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Harding University students volunteer time for tutoringOriginally Published April 14, 2013 at 12:00 a.m.
Updated April 12, 2013 at 11:38 a.m.
SEARCY On Tuesday and Thursday afternoons, the chatter in the kitchen at the Sears Honors Center on Harding University’s campus gets a little louder.
Snacks are set out in the house’s retro ’50s-themed kitchen as kids and college students wander in, snagging seats at the kitchen table or on living room couches. It’s a ritual that’s been happening since 2001, when the Honors College first established its tutoring program.
Harding honors students volunteer from 3:30-5 p.m. each Tuesday and Thursday during the school year to provide junior high and high school students from the Searcy area with free homework help and test prep. The program is student-run, headed this semester by graduate student Kelly Dell.
“I started off with a list of contacts at area schools, but I really didn’t have to reach out to anyone; most of our students call us and come back each year,” Dell, 23, said.
Each week, Dell emails the honors students asking for volunteers. Though some volunteers only come once every few weeks, Dell said a core group of around eight volunteers comes each time.
“It’s really great to see college students willing to give up their time like this,” Dell said.
Even freshmen are involved in the program, including Matthew Shafer. Though he was at first nervous that he wouldn’t have the experience necessary, Shafer quickly grew into a tutoring regular.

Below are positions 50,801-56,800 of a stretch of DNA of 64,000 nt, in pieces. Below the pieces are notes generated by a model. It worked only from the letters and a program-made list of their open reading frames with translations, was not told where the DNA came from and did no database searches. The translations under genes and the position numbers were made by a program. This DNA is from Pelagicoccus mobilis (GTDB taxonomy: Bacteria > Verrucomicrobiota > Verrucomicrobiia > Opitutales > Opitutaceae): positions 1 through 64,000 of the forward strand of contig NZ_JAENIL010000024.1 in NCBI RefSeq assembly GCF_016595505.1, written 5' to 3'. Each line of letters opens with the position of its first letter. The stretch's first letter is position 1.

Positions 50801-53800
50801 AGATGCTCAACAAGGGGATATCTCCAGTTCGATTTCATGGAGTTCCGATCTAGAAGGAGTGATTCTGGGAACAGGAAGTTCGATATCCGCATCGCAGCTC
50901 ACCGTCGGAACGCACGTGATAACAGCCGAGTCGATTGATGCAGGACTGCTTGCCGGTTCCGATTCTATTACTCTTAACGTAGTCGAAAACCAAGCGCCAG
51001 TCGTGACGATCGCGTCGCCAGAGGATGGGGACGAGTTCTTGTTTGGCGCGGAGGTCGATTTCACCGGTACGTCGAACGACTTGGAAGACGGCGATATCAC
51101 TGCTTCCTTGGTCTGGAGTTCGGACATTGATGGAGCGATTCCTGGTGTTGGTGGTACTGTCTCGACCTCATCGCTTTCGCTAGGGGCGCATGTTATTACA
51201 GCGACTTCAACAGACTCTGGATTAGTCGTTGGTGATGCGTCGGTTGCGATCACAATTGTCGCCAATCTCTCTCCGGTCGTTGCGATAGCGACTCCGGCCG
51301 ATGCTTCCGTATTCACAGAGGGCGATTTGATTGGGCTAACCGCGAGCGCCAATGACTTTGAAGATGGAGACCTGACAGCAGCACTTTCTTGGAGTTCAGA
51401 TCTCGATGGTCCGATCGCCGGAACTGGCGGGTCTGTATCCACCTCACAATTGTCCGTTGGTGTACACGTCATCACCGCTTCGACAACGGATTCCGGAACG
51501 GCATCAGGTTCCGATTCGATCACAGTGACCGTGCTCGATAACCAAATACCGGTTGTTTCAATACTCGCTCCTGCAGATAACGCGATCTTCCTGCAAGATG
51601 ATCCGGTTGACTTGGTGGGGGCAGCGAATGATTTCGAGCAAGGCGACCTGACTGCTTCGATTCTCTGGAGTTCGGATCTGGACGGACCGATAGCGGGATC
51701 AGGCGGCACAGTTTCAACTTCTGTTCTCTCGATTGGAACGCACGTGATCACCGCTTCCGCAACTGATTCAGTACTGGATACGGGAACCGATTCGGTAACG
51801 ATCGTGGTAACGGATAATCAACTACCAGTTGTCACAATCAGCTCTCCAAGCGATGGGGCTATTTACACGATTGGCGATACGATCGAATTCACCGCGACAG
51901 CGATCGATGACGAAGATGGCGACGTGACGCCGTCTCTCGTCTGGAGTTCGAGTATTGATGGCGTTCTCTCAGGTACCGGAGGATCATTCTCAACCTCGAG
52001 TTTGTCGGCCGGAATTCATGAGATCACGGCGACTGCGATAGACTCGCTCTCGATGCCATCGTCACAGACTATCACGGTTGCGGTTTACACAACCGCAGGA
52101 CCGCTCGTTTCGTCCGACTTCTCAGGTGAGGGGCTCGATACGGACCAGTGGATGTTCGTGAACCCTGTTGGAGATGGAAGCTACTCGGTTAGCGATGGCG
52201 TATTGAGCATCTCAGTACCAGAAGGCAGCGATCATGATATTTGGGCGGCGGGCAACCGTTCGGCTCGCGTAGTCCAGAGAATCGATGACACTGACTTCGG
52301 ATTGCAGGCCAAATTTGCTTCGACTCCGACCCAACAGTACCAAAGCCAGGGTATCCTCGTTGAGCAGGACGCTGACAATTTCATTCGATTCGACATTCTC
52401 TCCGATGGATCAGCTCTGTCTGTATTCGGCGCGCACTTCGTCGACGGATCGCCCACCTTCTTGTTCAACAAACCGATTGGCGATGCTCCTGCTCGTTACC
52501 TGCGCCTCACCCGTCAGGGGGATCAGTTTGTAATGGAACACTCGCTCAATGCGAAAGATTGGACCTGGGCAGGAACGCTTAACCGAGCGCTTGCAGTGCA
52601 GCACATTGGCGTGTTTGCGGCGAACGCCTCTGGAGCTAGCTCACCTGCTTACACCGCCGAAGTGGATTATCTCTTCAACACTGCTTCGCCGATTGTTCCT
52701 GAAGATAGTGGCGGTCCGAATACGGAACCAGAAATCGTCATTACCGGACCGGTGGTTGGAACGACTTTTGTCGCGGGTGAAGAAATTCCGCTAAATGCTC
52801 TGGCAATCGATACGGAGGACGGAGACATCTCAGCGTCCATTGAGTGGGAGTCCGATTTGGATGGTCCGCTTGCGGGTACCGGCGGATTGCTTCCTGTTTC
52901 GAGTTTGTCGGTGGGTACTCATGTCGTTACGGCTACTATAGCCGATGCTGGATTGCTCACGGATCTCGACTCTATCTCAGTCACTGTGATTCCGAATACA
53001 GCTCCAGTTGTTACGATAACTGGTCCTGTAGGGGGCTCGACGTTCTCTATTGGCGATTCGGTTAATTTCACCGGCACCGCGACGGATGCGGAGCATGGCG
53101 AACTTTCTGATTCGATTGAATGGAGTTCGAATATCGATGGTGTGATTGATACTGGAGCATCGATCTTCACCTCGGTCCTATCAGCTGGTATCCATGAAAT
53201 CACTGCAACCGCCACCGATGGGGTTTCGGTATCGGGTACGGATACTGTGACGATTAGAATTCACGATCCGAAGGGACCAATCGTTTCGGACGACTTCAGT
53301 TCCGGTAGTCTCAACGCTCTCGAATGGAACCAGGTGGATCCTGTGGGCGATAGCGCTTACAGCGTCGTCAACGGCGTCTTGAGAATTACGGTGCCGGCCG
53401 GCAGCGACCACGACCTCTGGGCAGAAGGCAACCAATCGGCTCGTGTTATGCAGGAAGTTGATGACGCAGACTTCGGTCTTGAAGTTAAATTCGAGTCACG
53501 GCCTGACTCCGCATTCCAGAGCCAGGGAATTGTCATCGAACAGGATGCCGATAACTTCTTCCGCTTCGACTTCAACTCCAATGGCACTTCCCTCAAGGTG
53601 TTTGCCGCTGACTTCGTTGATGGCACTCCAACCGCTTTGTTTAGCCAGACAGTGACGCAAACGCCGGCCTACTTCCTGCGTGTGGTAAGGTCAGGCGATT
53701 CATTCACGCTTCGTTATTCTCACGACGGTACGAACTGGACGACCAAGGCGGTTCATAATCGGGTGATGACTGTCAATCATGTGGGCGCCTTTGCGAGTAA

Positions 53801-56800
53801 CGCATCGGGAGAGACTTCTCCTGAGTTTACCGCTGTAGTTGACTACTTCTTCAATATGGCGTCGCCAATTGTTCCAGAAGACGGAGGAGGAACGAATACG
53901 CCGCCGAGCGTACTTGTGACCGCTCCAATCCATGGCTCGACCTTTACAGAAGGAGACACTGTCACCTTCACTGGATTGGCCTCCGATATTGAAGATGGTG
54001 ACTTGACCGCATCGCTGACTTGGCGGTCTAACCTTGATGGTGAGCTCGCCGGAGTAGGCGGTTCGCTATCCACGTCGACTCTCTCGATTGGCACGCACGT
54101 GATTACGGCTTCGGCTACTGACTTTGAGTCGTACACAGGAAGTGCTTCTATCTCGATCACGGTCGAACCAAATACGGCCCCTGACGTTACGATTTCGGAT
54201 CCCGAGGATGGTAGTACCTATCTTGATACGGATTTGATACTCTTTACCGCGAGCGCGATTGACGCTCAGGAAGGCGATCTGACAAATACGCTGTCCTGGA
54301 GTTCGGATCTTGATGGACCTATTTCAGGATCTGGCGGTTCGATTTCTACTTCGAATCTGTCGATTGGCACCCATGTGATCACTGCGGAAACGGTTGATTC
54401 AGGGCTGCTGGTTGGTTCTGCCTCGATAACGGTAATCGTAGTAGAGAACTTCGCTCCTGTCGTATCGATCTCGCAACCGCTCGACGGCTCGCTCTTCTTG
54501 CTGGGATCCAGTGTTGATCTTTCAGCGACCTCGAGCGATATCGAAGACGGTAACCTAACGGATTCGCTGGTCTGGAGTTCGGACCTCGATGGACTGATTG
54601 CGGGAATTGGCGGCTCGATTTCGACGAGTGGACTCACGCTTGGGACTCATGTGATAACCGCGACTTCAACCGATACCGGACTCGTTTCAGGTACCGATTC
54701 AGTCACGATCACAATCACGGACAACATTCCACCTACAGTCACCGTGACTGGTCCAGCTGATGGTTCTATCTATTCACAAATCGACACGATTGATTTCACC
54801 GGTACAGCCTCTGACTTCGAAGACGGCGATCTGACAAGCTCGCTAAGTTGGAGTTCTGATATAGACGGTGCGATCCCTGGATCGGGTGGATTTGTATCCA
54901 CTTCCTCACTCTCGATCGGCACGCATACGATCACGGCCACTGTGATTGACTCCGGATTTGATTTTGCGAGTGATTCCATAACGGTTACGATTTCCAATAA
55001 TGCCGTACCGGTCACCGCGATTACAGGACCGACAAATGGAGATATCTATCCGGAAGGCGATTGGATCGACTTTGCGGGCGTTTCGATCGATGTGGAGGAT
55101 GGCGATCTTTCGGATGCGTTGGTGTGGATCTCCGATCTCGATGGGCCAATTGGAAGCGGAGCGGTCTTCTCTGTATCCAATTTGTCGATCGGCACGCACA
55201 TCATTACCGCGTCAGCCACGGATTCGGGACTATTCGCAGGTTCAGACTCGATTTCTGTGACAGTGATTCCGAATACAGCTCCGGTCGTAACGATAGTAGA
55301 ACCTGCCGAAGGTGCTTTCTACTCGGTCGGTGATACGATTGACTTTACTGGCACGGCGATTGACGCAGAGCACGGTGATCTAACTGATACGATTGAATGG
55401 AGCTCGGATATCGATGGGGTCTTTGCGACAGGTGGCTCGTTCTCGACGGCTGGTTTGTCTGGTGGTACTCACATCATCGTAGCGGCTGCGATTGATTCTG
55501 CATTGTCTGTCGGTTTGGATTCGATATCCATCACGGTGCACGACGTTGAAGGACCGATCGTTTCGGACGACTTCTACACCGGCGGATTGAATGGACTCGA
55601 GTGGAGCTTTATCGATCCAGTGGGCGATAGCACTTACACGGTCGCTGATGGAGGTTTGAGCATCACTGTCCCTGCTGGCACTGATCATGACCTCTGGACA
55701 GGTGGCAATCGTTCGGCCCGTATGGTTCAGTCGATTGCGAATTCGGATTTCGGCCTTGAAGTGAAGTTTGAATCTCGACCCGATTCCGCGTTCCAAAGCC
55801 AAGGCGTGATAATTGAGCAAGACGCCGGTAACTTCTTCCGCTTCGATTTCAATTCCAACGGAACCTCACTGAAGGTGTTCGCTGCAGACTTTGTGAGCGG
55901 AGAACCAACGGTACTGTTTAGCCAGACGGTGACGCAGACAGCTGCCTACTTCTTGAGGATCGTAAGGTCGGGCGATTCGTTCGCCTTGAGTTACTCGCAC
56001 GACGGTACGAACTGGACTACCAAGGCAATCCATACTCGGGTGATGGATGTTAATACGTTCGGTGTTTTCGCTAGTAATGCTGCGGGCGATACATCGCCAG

“As a freshman, it’s easy for me to work with high school students, since it’s stuff I just learned,” Shafer said. “I’m strongest in math and science, but we do have a lot of students coming in for help in English or Spanish.”
Dell said the student volunteers come from a mix of backgrounds and majors, allowing them to help with almost any subject. If a student needs more in-depth tutoring, Dell said she can help arrange a paid tutor from among the Harding honors students.
Harding senior Cody Rogers has been tutoring regularly for the past two years. As a physics major, he spends most of the time helping students with math, typically rotating among a few students each session.
“Learning how to stay in control of the session, especially if you have a few distracted high school kids in the same room, was an adjustment,” Rogers said.
The tutoring can be more than just homework help for volunteers and students. Rogers also sees the time as a chance to mentor.
“It’s a break from school and home life,” Rogers said. “We’ve had some deeper conversations with the kids about things they might be dealing with in their lives.”
Dell said she rarely has a problem finding enough tutors for the afternoon sessions. The tutors seem to get just as much out of the program as their students.
“I always hear a lot of laughing,” Dell said. “They’re making sure the kids are
staying on track with their school work, but it’s also about
building a relationship with the students.”
Those interested in the free tutoring sessions can contact the Honors House at (501) 279-4056 for information on openings this fall.
Staff writer Emily Van Zandt can be reached at (501) 399-3688 or email@example.com.
Associate Features Editor Emily Van Zandt can be reached at 501-399-3677 or firstname.lastname@example.org.